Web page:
October 31, 2016 · 6:30-8PM

Columbia Journalism School, Pulitzer Lecture Hall

  • John Judis on the U.S., Author of “The Populist Explosion,” Columbia Global Reports
  • Federico Finchelstein on Latin America, Author of “From Fascism to Populism;” Professor of History, The New School
  • Xiaobo Lu on China, Professor of Political Science, Barnard College
  • Nadia Urbinati on Europe, Professor of Political Theory, Columbia University
  • Lawrence LiangCommentator, Co-founder Alternative Law Forum, Bangalore; Visiting Fellow, Yale University
  • Carol Gluck, Moderator, George Sansom Professor of History; Chair of the Committee on Global Thought, Columbia University

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john-judis-shadowJohn Judis is Editor-At-Large at Talking Points Memo. He was a senior editor of The New Republic and senior writer for The National Journal. He is the author of seven books, including Genesis: Truman, American Jews, and the Origin of the Arab-Israeli Conflict (Farrar, Straus & Giroux, 2014), The Folly of Empire: What George W. Bush Could Learn from Theodore Roosevelt and Woodrow Wilson (Scribner, 2004), The Emerging Democratic Majority with Ruy Teixeira (Scribner, 2002), and The Paradox of American Democracy: Elites, Special Interests, and Betrayal of Public Trust (Pantheon, 2000). He has written for numerous publications, including The New York Times Magazine, Mother Jones, and The Washington Post. Born in Chicago, he received his B.A. and M.A. degrees in Philosophy from the University of California, Berkeley. He lives in Silver Spring, MD.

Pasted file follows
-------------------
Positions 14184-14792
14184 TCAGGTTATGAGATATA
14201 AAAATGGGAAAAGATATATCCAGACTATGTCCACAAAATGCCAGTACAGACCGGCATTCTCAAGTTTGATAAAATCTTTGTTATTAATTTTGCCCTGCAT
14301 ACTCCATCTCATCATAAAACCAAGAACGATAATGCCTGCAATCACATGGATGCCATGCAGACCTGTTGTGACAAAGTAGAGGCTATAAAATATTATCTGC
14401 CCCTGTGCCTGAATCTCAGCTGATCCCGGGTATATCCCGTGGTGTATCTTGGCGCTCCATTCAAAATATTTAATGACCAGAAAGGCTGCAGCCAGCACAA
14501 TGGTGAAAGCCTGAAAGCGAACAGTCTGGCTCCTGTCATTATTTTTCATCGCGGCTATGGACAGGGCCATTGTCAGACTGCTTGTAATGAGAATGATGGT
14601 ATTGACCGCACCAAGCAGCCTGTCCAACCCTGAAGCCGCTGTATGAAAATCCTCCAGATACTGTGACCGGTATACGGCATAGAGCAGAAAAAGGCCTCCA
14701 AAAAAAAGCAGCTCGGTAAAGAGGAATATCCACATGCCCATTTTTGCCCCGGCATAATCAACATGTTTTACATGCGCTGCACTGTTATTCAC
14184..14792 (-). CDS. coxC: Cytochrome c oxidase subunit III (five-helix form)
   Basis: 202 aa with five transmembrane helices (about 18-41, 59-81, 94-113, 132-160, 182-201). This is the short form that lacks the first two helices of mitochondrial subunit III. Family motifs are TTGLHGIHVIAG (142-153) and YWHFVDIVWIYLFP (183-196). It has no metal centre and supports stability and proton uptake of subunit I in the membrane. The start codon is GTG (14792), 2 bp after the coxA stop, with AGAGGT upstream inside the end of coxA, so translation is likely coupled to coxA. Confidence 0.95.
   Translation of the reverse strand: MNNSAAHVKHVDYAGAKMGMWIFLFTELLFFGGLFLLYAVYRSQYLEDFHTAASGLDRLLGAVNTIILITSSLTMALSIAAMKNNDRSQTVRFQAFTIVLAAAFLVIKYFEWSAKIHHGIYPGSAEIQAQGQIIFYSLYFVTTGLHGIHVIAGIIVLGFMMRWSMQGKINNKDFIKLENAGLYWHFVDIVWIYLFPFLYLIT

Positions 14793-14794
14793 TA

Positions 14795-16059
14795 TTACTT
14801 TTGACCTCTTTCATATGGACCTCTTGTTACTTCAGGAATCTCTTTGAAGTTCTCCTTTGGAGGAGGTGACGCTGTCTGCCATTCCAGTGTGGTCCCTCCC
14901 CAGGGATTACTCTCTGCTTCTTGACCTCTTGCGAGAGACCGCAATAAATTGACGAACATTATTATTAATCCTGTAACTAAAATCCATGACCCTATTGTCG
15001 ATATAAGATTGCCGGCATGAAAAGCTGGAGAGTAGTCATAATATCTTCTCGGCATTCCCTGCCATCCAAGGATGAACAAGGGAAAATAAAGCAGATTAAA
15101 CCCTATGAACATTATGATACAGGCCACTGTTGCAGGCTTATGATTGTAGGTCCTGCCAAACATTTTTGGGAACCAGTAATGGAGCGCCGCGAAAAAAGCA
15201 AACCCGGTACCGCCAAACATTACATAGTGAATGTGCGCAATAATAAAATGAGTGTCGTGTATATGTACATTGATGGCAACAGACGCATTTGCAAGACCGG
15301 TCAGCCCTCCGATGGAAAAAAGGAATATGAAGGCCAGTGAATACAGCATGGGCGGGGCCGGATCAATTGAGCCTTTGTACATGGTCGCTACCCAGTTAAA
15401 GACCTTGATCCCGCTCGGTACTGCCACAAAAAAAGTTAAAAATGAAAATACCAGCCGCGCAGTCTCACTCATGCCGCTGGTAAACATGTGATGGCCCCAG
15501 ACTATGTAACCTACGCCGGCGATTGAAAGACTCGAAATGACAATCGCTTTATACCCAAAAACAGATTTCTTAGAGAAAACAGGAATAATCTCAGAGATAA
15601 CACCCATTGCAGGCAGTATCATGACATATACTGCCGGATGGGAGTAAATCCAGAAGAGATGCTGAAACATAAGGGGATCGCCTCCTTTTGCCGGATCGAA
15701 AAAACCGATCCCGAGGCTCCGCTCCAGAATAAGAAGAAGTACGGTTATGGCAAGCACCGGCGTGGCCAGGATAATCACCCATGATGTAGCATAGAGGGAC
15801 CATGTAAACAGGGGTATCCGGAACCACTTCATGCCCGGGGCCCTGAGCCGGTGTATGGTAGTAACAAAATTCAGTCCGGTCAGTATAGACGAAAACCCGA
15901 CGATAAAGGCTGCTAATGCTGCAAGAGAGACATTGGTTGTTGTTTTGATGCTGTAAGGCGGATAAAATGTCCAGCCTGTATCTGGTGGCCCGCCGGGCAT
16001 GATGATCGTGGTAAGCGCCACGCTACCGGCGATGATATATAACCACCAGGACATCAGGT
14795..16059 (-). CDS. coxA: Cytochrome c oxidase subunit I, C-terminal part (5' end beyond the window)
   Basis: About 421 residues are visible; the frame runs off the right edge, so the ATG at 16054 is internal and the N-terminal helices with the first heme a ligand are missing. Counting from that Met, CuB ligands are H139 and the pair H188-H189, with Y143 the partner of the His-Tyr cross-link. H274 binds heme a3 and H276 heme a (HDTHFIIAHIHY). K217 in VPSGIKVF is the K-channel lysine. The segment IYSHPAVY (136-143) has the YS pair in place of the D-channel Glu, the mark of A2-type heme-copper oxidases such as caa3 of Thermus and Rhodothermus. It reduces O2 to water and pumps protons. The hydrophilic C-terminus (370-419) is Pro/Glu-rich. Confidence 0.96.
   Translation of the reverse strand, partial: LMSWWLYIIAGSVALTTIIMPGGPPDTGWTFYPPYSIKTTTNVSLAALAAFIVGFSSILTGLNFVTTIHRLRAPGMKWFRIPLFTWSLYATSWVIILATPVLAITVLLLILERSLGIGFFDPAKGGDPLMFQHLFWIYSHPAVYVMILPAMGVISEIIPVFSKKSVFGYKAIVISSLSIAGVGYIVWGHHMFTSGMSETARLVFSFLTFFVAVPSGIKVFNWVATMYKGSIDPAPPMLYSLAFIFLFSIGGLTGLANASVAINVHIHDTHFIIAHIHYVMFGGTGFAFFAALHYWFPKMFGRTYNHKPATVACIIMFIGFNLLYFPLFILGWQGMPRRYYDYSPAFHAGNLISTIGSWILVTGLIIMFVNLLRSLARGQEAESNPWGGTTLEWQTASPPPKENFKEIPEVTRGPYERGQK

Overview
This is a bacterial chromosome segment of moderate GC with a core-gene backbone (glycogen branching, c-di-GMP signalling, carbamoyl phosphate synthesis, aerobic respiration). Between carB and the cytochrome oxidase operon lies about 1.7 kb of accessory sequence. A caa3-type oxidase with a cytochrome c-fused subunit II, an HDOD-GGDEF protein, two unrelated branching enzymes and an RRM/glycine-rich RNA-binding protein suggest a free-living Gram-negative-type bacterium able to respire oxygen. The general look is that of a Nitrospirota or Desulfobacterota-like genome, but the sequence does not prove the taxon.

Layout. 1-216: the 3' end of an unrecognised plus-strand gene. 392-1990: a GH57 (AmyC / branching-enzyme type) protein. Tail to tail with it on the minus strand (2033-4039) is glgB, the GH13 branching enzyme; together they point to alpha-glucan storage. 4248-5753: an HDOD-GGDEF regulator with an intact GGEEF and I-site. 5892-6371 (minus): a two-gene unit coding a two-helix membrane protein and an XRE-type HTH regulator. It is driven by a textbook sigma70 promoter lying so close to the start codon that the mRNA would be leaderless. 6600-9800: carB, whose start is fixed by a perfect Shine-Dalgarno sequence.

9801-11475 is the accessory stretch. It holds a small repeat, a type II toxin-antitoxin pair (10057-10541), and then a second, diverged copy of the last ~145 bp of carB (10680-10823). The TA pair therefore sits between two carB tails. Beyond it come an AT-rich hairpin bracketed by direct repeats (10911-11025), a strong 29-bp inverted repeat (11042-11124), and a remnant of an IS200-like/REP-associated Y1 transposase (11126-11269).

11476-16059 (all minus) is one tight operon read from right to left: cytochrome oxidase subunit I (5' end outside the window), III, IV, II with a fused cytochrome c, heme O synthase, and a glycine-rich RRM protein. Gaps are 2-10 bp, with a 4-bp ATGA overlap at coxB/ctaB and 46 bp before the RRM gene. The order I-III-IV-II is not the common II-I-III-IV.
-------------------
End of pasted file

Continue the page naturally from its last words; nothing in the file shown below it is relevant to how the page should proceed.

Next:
federico-finchelstein-shadowFederico Finchelstein, Professor of History at The New School for Social Research, is the author of five books on fascism, populism, Dirty Wars, the Holocaust and Jewish history in Latin America and Europe. His new book, The Ideological Origins of the Dirty War (2014), focuses on the theory and practice of the fascist idea throughout the twentieth century, analyzing the connections between fascism and the Holocaust, antisemitism, and the military junta's practices of torture and state violence, with its networks of concentration camps and extermination. His previous book, Transatlantic Fascism (2010), studies the global connections between Italian and Argentine fascism. More than 50 academic articles and reviews by Mr. Finchelstein, on subjects including fascism, Latin American populism, genocide, and anti-Semitism, have been published in books and specialized peer-reviewed journals in a number of languages. He has been a contributor to major American, European, and Latin American newspapers, including The New York TimesThe GuardianInternational Herald TribuneMediapart (France)El Diario (NYC) Clarin (Argentina) and Folha de S.Paulo (Brazil

xiaobo-lu-shadowXiaobo Lü, Professor of Political Science, joined the Barnard faculty in 1994. In addition to his teaching duties for the Department of Political Science, he is affiliated with the Human Rights Studies Program at Barnard. He served as Director of the Weatherhead East Asia Institute, Columbia University. From fall 2008 through summer 2010 he was in Beijing as the founding Director of Columbia Global Centers | East Asia. Professor Lü teaches such courses as "Asian Politics," "Politics of Development in East Asia," "Introduction to Comparative Politics," and "Introduction to Contemporary Chinese Politics." He is a recipient of the Emily Gregory Award for Excellence in Teaching at Barnard College. Professor Lü's research interests include Chinese politics and society, political corruption and governance, and the political economy of transition from state socialism. His research and scholarship have been supported by the Open Society Institute (Soros Foundation), the Pacific Cultural Foundation, The Asia Foundation, and the International Political Science Association. Professor Lü serves on the editorial board of the Journal of Chinese Political Science and on the senior editorial board of Crime, Law, and Social Change.